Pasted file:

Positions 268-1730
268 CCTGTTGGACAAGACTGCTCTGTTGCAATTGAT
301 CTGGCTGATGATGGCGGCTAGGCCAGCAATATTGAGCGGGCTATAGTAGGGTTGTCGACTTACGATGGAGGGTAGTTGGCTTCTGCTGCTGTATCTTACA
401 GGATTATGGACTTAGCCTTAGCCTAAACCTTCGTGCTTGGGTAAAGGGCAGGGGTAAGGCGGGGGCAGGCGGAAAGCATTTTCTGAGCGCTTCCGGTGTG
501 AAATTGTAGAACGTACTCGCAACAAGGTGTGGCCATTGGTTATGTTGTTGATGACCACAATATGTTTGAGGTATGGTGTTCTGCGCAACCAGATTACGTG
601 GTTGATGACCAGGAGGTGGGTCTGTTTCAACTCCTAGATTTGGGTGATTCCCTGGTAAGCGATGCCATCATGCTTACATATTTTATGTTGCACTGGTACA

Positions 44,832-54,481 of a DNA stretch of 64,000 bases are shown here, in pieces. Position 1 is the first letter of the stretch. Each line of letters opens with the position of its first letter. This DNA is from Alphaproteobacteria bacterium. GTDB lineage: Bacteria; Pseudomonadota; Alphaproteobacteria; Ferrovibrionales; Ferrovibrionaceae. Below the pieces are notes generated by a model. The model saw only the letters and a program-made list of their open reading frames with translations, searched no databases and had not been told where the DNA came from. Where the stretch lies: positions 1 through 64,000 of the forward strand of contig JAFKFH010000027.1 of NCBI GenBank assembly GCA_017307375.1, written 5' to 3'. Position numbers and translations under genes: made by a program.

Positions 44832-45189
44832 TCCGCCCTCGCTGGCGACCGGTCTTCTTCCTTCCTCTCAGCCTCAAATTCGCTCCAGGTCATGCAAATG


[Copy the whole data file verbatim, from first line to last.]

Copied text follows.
Positions 268-1730
268 CCTGTTGGACAAGACTGCTCTGTTGCAATTGAT
301 CTGGCTGATGATGGCGGCTAGGCCAGCAATATTGAGCGGGCTATAGTAGGGTTGTCGACTTACGATGGAGGGTAGTTGGCTTCTGCTGCTGTATCTTACA
401 GGATTATGGACTTAGCCTTAGCCTAAACCTTCGTGCTTGGGTAAAGGGCAGGGGTAAGGCGGGGGCAGGCGGAAAGCATTTTCTGAGCGCTTCCGGTGTG
501 AAATTGTAGAACGTACTCGCAACAAGGTGTGGCCATTGGTTATGTTGTTGATGACCACAATATGTTTGAGGTATGGTGTTCTGCGCAACCAGATTACGTG
601 GTTGATGACCAGGAGGTGGGTCTGTTTCAACTCCTAGATTTGGGTGATTCCCTGGTAAGCGATGCCATCATGCTTACATATTTTATGTTGCACTGGTACA

Positions 44,832-54,481 of a DNA stretch of 64,000 bases are shown here, in pieces. Position 1 is the first letter of the stretch. Each line of letters opens with the position of its first letter. This DNA is from Alphaproteobacteria bacterium. GTDB lineage: Bacteria; Pseudomonadota; Alphaproteobacteria; Ferrovibrionales; Ferrovibrionaceae. Below the pieces are notes generated by a model. The model saw only the letters and a program-made list of their open reading frames with translations, searched no databases and had not been told where the DNA came from. Where the stretch lies: positions 1 through 64,000 of the forward strand of contig JAFKFH010000027.1 of NCBI GenBank assembly GCA_017307375.1, written 5' to 3'. Position numbers and translations under genes: made by a program.

Positions 44832-45189
44832 TCCGCCCTCGCTGGCGACCGGTCTTCTTCCTTCCTCTCAGCCTCAAATTCGCTCCAGGTCATGCAAATG